Recently, 39 GMS New Tech students attended a training at Goshen College in preparation for serving next school year as Ripple Effect peer mentors and ambassadors. The kids were simply amazing! The students learned about being a mentor, leadership, confidentiality, boundaries, “Lollipop Moments” and how they impact others without even knowing it. They also learned how they can have a ripple effect of kindness and community within our school.
Through consensus-building, students created a hashtag for our program (#startyourrippleeffect) to add to our Ripple Effect logo designed by our own GMS art teacher John Nafziger. See the logo and a list of mentor students below.
Mentors: Faye Amazona, Nayely Arellano, Jonathan Beas, Quinn Bechtel, Ingrid Brito, Emoni Brooks, Kylee Brown, Marcus Castaneda, Nolan Casteneda, Edgar Contreras, Jaime Cruz Evangelista, Elizabeth Dilworth, David Dominguez, Daniel Edmonds, Luis Esparza Diaz, Byrant Faustino, Delaney Ford, Kelly Garcia, Rayna Gonzalez, Jesus Guijosa-Torres, Payton Hall, Andrea Hernandez Amaro, Janiece Herrera, Deecon Hill, Andrea Lozano, Ulises Martinez, Clarissa Mata, Marta Mayevsky, Logan Miller, Sara Olayo Evangelista, Steven Peel, Erik Rios-Mendoza, Isaac Rodriguez, Flavia Romero, Briza Tayagua-Delgado, Kareena Ulfig, Lacey Utley, Meggy Vanhooser, and Jordy Velasco.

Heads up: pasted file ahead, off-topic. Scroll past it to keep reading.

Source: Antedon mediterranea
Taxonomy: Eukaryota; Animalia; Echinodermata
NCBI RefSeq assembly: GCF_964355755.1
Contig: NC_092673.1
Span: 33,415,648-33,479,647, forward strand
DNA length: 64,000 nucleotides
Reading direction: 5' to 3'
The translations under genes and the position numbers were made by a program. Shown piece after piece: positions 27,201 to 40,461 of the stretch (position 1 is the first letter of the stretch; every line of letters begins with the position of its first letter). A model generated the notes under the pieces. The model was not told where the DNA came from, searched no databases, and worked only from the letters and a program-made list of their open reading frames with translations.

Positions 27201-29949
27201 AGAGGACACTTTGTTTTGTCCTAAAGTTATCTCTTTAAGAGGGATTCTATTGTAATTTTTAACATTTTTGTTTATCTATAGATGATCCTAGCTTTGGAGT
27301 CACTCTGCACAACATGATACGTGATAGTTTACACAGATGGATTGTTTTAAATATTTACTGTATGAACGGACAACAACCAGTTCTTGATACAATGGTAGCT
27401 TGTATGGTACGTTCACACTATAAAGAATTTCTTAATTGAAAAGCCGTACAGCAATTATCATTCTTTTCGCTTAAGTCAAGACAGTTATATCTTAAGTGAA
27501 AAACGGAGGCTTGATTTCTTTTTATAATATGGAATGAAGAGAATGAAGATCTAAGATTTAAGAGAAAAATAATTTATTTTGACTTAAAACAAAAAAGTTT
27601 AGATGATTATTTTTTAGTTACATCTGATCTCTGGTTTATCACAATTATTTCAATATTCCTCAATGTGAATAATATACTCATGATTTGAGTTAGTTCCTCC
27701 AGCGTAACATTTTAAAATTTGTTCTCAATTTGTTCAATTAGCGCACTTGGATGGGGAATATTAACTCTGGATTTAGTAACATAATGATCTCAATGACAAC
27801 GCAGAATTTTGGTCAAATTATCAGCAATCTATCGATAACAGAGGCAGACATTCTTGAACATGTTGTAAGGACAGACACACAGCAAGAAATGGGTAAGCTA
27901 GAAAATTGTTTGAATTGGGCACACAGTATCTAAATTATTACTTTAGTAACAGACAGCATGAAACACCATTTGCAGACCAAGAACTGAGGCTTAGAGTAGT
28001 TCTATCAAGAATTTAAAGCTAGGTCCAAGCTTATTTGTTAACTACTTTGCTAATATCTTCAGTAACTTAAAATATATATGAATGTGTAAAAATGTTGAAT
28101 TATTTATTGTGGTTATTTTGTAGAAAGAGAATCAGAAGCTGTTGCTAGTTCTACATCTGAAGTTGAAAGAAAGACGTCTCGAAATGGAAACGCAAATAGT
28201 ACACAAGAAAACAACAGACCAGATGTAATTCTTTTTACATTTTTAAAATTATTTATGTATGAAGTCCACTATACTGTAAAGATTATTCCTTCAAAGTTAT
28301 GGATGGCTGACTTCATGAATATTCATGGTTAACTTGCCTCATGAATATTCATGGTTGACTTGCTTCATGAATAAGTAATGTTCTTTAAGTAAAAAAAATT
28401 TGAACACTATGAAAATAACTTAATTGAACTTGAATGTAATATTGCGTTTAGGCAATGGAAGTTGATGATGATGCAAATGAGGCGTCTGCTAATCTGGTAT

A photo of the NT Ripple Effect mentors and ambassadors is below.
Thanks go to Goshen College Dean of Students, Gilberto Perez, for his help in making the day possible. Our thanks also to GMS NT staff Jan Desmarais-Morse, Krista Troyer, Nate Swihart, Katherine Christoffersen, and Angie Schwartz, along with Ana Schue, former GMS/GHS student and 5 Star coach-extraordinaire, for being great mentors themselves as we trained our kids.
Some of the student mentors were also ambassadors while in elementary school, so they are very excited to continue the good work begun through our invaluable elementary school counselors.
GMS is so excited to bring New Tech Ripple Effect to our school next year to welcome our sixth graders, calm their fears, and continue to build community and relationships.